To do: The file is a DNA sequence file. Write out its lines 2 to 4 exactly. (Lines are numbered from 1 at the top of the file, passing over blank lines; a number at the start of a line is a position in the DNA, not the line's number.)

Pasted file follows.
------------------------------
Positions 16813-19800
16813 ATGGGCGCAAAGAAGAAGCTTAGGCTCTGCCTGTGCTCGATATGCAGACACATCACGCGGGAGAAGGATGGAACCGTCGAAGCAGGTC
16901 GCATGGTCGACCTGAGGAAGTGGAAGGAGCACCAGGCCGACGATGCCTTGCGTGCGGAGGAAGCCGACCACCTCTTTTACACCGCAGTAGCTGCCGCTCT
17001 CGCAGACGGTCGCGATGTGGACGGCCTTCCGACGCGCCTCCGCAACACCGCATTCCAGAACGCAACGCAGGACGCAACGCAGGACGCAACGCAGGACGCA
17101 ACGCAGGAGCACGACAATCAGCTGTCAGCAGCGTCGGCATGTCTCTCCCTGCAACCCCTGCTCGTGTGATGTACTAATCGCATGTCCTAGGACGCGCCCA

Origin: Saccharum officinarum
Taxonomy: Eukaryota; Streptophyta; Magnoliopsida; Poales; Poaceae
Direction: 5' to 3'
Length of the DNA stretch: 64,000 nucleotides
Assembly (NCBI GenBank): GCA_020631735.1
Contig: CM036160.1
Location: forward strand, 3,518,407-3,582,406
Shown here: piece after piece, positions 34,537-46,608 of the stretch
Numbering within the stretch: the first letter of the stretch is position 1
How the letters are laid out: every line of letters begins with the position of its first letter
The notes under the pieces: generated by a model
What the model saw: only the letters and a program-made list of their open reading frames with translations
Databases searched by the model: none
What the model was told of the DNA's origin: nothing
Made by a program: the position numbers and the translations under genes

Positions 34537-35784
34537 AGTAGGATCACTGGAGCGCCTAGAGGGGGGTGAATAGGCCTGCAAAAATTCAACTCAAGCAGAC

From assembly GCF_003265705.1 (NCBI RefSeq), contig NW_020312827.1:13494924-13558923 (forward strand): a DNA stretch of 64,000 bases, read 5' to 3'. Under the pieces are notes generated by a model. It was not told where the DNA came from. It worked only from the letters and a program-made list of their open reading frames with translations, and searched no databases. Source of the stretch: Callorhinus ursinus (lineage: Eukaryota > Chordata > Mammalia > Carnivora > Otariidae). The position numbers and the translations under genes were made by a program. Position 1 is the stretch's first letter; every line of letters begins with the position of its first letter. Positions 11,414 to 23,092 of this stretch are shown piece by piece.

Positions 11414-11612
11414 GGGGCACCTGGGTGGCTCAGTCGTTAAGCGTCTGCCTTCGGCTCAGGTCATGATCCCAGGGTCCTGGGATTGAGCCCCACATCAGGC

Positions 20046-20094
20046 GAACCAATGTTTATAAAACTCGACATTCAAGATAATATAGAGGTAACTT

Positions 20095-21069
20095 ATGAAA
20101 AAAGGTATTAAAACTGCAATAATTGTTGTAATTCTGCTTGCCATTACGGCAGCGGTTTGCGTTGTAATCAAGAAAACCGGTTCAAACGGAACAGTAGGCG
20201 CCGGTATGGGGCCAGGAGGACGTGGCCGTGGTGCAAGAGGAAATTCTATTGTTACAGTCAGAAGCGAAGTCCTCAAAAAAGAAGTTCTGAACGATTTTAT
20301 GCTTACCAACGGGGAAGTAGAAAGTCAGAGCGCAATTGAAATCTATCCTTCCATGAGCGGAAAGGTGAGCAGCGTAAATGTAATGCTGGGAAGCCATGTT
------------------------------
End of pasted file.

16813 ATGGGCGCAAAGAAGAAGCTTAGGCTCTGCCTGTGCTCGATATGCAGACACATCACGCGGGAGAAGGATGGAACCGTCGAAGCAGGTC
16901 GCATGGTCGACCTGAGGAAGTGGAAGGAGCACCAGGCCGACGATGCCTTGCGTGCGGAGGAAGCCGACCACCTCTTTTACACCGCAGTAGCTGCCGCTCT
17001 CGCAGACGGTCGCGATGTGGACGGCCTTCCGACGCGCCTCCGCAACACCGCATTCCAGAACGCAACGCAGGACGCAACGCAGGACGCAACGCAGGACGCA